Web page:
The French have just given workers the ‘Right to Disconnect’, no longer then are they compelled to work out of hours; we explore whether a similar system could or should be applied to the UK
You’ve just returned from the holidays. Whilst away over Christmas and the New Year did you check your work emails? Did you take the time to progress on a project or sort out that admin? If the answer’s ‘yes’, you’re probably part of the ‘always-on’ generation. One compelled by smartphones to work (usually) unpaid overtime. Think – when do you ever actually disconnect?
France, which already has a mandatory 35-hour week and more holidays than the UK, has given French workers the ‘right to disconnect’. As of Sunday, French firms with 50+ employees have had to guarantee their employees that they won’t be required to work on their mobile devices outside of working hours. Problem solved then! Well, not really…
This new law only requires businesses to define their employees’ rights outside of working hours. There are no ideas how it will be policed, and no sanctions (yet) for businesses that don’t comply. It’s not quite a sledgehammer to crack a nut – more missing the nut altogether.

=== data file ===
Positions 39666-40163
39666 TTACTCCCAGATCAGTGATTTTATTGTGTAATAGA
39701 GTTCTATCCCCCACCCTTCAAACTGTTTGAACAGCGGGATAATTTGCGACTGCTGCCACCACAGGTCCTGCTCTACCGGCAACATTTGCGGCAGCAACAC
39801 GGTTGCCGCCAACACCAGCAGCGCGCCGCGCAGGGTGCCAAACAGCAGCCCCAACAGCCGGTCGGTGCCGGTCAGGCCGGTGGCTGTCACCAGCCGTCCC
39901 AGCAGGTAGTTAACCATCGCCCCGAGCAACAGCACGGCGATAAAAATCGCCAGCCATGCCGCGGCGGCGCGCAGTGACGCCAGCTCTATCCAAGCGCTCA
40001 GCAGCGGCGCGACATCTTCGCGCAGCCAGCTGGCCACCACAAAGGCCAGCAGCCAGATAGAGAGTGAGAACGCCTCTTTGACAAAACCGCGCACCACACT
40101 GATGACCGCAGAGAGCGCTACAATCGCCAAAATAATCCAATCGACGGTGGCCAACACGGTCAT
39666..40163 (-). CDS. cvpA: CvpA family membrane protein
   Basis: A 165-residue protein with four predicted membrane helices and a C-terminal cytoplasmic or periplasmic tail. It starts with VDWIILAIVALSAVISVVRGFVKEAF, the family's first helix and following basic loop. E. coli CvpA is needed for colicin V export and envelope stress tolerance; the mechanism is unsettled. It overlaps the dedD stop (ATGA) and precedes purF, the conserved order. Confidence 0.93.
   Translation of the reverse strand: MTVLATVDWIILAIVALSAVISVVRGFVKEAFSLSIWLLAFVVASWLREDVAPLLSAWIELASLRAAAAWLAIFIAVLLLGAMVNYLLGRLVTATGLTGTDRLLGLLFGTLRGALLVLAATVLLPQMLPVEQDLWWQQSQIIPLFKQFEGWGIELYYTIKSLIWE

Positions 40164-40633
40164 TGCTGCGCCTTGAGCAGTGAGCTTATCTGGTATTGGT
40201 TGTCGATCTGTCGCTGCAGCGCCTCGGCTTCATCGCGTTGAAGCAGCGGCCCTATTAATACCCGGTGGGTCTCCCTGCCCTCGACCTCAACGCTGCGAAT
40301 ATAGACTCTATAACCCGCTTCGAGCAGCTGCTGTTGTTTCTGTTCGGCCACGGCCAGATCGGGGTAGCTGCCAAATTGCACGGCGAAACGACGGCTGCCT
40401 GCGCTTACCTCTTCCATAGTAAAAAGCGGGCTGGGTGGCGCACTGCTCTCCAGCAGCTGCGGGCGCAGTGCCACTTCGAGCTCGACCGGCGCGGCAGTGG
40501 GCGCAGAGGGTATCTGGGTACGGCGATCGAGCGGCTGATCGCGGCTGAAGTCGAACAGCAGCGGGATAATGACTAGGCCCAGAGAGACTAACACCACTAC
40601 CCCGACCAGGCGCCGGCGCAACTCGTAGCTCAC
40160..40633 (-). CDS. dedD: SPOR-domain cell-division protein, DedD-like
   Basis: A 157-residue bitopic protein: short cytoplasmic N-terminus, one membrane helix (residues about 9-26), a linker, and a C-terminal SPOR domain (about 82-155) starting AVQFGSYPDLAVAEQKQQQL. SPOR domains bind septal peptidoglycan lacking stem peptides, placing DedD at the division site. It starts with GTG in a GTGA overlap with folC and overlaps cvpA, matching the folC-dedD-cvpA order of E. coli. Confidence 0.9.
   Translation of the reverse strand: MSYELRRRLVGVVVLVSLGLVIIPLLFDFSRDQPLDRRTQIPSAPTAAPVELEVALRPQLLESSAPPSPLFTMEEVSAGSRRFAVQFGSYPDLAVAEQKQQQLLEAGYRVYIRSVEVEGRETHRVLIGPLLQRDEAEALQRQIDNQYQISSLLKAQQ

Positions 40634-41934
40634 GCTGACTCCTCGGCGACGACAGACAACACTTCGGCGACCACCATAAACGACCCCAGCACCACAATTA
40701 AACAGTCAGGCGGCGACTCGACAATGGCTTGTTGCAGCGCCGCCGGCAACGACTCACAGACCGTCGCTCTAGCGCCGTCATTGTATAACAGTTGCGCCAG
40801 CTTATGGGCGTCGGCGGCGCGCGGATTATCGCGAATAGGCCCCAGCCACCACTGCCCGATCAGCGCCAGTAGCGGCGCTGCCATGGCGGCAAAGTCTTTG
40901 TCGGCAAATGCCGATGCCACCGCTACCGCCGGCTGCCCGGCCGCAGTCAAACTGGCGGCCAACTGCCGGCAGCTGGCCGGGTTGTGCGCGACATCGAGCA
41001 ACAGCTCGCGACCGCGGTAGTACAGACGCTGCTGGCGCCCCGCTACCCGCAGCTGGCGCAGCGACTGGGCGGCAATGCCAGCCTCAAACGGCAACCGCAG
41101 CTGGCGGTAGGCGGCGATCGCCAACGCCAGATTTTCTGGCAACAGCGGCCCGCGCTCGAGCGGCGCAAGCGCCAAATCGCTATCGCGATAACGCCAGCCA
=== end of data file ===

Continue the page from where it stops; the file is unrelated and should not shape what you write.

The way businesses operate is changing – maybe not quite as fast as technology they use, but it’s getting there.
More employees are expecting and wanting to work flexibly in their roles. More are talking to people abroad and working internationally. These trends are only going to grow as technology frees us from the office. How would such legislation work in the future? And could it come to the UK?
Everyone needs to take time to switch off. It’s sensible and good for individuals and the business, but we don’t think legislation is necessarily the solution. Having a conversation with staff about reasonable access – e.g. agreeing to not message each other out of hours except in an emergency – would be a good start. Encouraging staff to leave their work mobiles at home whilst on holiday is another good idea.
For business owners though, realistically they often feel more relaxed with their phone on, knowing they can be reached if there was a problem that needed their attention.
There are tools that can help smaller businesses ‘disconnect’ staff out of hours, without getting overly techy. Send this list of smartphone apps around your team – they’ll help people switch off when out of work. If they’ve got a work phone, turning it off or switching to airplane mode works just as well.